Former Jomo Kenyatta University Students Organization-JKUSO Vice-chair Meimuna Said has urged the government to reopen Garissa University, which was indefinitely closed following April 2
Said, a fourth year at JKUAT, described the continued closure of the university is a discrimination against the people of the defunct North Eastern Province.
“Where will the locals study? Having higher learning institutions in NEP brings development in the area something which I feel some people feel threatened,” lamented Meimuna, a Junior Senator in Wajir County.
According to the former student leader, Garissa University offered education courses while most locals prefer business courses, leading to the small number of students from the region joining the institution.
“The campus offers education as a course where majority of the locals are studying business related courses that’s why we are in Nairobi and Mombasa,” she told Capital Campus.
For students not willing to go back to the institution even if it is reopened, Meimuna a fourth year pursuing Development Studies urges the government to support them wherever they choose to study.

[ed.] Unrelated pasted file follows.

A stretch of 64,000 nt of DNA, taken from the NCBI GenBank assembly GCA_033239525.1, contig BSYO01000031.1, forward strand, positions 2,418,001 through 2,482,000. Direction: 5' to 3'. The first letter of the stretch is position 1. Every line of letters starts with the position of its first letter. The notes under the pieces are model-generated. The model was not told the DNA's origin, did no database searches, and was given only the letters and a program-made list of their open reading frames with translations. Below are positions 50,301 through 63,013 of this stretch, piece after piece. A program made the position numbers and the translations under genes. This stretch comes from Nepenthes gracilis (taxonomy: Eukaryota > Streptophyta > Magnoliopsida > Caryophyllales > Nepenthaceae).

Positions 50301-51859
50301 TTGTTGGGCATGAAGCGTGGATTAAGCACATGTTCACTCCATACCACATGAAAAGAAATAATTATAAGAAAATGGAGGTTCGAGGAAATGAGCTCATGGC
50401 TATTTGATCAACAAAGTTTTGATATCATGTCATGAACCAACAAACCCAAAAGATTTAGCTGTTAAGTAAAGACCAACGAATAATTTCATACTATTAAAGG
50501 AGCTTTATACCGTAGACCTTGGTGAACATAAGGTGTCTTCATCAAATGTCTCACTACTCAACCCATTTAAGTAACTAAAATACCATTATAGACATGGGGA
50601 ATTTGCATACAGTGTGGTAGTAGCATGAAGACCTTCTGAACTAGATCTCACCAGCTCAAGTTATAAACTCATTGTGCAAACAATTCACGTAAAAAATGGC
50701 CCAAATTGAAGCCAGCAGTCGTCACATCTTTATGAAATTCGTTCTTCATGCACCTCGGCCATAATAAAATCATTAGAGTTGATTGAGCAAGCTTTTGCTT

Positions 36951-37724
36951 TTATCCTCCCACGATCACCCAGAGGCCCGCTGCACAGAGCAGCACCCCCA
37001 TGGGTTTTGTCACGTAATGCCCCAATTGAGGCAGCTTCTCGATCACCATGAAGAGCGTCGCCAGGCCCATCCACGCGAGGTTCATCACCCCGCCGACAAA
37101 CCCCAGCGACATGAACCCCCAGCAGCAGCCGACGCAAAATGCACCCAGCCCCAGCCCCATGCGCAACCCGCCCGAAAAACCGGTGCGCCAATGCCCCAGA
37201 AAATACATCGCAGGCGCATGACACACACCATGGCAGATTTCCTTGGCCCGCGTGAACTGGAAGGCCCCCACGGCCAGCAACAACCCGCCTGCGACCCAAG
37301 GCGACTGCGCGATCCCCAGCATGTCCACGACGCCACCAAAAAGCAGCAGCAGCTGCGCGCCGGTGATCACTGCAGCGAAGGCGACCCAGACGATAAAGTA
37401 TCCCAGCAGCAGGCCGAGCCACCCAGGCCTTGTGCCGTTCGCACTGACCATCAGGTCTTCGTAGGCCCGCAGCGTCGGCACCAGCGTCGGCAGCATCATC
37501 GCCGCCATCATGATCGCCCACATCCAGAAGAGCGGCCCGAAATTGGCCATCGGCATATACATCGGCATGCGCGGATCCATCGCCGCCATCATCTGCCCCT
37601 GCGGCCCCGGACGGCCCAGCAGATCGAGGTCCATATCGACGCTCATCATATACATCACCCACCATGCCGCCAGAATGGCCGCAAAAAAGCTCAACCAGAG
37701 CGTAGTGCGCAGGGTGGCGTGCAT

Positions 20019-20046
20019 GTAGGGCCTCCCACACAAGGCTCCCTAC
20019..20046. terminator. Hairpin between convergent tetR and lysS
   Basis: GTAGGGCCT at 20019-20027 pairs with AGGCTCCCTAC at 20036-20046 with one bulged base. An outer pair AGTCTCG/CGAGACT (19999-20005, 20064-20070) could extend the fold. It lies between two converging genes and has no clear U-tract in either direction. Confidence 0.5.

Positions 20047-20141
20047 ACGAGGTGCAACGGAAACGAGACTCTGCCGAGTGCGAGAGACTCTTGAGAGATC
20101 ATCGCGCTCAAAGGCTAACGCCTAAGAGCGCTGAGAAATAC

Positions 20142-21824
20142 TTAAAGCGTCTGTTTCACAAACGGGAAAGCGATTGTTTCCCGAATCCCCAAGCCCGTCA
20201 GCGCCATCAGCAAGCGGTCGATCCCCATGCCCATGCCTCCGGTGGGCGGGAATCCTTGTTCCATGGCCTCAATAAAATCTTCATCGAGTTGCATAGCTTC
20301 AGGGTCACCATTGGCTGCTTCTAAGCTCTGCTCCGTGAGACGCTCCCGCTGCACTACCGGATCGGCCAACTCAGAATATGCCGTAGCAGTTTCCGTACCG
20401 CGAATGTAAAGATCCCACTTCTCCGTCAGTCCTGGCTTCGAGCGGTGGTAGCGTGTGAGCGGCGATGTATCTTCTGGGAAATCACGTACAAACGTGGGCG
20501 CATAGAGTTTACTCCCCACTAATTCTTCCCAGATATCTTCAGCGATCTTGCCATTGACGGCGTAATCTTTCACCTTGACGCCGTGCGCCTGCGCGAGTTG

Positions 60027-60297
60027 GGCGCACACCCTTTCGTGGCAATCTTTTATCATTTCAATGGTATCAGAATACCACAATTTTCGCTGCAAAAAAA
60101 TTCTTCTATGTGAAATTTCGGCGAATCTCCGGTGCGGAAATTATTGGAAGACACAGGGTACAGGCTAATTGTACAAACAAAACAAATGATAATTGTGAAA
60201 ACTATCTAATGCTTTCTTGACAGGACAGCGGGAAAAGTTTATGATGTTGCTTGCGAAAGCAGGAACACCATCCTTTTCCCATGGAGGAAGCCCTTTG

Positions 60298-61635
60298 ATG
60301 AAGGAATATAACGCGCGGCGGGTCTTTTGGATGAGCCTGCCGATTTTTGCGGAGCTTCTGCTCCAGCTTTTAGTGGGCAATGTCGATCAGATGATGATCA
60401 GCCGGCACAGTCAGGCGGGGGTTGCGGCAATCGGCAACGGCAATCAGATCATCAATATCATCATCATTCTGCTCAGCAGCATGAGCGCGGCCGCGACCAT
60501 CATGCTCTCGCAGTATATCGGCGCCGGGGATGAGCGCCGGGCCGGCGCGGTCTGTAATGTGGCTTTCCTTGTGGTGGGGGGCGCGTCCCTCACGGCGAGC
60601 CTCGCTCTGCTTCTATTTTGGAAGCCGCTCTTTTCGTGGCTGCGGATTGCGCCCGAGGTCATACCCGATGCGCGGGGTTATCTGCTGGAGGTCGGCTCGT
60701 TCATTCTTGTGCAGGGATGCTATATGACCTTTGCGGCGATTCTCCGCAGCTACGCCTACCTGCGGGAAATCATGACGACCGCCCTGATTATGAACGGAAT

“Those who have made up their mind not to come back should be allowed to choose whichever institution they want to go to, and the government should facilitate their fees and must undergo counseling,” she said.
Even as the founder of Jomo Kenyatta University Female Students Association and an advocate of community development took her stance, a heated debate among Kenyans on Twitter, #KOT was going on, for the better part of Friday, with #AvoidGarissaUniversity trending.
They gave varied sentiments, with some proposing the conversion of the college into a military training facility.
“If Garissa is to be reopened, then it should be for a different reason, not academic,” read one of tweets.
“GU could be converted into a top notch military academy specializing in desert warfare, guerrilla tactics and intel,” another #KOT tweeted.
Garissa University, a constituent college of Moi University was closed following a terror attack that left at least 147 Kenyans dead, majority being students.
Survivors were later to be reabsorbed by Moi University Eldoret and since then, the college, which hit international headlines, has remained closed.